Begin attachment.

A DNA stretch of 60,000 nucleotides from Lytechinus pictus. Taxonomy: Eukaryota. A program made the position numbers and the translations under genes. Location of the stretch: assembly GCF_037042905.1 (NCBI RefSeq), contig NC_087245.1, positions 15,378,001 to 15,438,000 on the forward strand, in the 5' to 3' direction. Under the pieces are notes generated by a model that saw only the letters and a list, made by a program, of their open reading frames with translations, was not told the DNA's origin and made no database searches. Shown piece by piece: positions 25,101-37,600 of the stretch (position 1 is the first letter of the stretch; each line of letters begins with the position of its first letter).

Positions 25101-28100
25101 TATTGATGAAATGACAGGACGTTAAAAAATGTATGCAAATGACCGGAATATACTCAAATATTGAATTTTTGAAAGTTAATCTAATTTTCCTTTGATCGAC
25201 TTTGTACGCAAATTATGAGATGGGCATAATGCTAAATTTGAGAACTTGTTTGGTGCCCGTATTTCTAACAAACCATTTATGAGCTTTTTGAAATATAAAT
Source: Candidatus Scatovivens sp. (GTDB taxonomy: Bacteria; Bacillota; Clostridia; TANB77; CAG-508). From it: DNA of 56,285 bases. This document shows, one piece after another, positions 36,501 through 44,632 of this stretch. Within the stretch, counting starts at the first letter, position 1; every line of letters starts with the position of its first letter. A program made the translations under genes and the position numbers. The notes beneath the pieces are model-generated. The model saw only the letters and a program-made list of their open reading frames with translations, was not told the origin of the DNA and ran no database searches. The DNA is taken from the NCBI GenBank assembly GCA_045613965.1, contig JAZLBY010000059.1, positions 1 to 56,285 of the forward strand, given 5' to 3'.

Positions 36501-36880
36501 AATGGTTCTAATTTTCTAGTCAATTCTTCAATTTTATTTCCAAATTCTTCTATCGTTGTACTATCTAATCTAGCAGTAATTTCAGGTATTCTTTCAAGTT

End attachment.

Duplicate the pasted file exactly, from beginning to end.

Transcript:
A DNA stretch of 60,000 nucleotides from Lytechinus pictus. Taxonomy: Eukaryota. A program made the position numbers and the translations under genes. Location of the stretch: assembly GCF_037042905.1 (NCBI RefSeq), contig NC_087245.1, positions 15,378,001 to 15,438,000 on the forward strand, in the 5' to 3' direction. Under the pieces are notes generated by a model that saw only the letters and a list, made by a program, of their open reading frames with translations, was not told the DNA's origin and made no database searches. Shown piece by piece: positions 25,101-37,600 of the stretch (position 1 is the first letter of the stretch; each line of letters begins with the position of its first letter).

Positions 25101-28100
25101 TATTGATGAAATGACAGGACGTTAAAAAATGTATGCAAATGACCGGAATATACTCAAATATTGAATTTTTGAAAGTTAATCTAATTTTCCTTTGATCGAC
25201 TTTGTACGCAAATTATGAGATGGGCATAATGCTAAATTTGAGAACTTGTTTGGTGCCCGTATTTCTAACAAACCATTTATGAGCTTTTTGAAATATAAAT
Source: Candidatus Scatovivens sp. (GTDB taxonomy: Bacteria; Bacillota; Clostridia; TANB77; CAG-508). From it: DNA of 56,285 bases. This document shows, one piece after another, positions 36,501 through 44,632 of this stretch. Within the stretch, counting starts at the first letter, position 1; every line of letters starts with the position of its first letter. A program made the translations under genes and the position numbers. The notes beneath the pieces are model-generated. The model saw only the letters and a program-made list of their open reading frames with translations, was not told the origin of the DNA and ran no database searches. The DNA is taken from the NCBI GenBank assembly GCA_045613965.1, contig JAZLBY010000059.1, positions 1 to 56,285 of the forward strand, given 5' to 3'.

Positions 36501-36880
36501 AATGGTTCTAATTTTCTAGTCAATTCTTCAATTTTATTTCCAAATTCTTCTATCGTTGTACTATCTAATCTAGCAGTAATTTCAGGTATTCTTTCAAGTT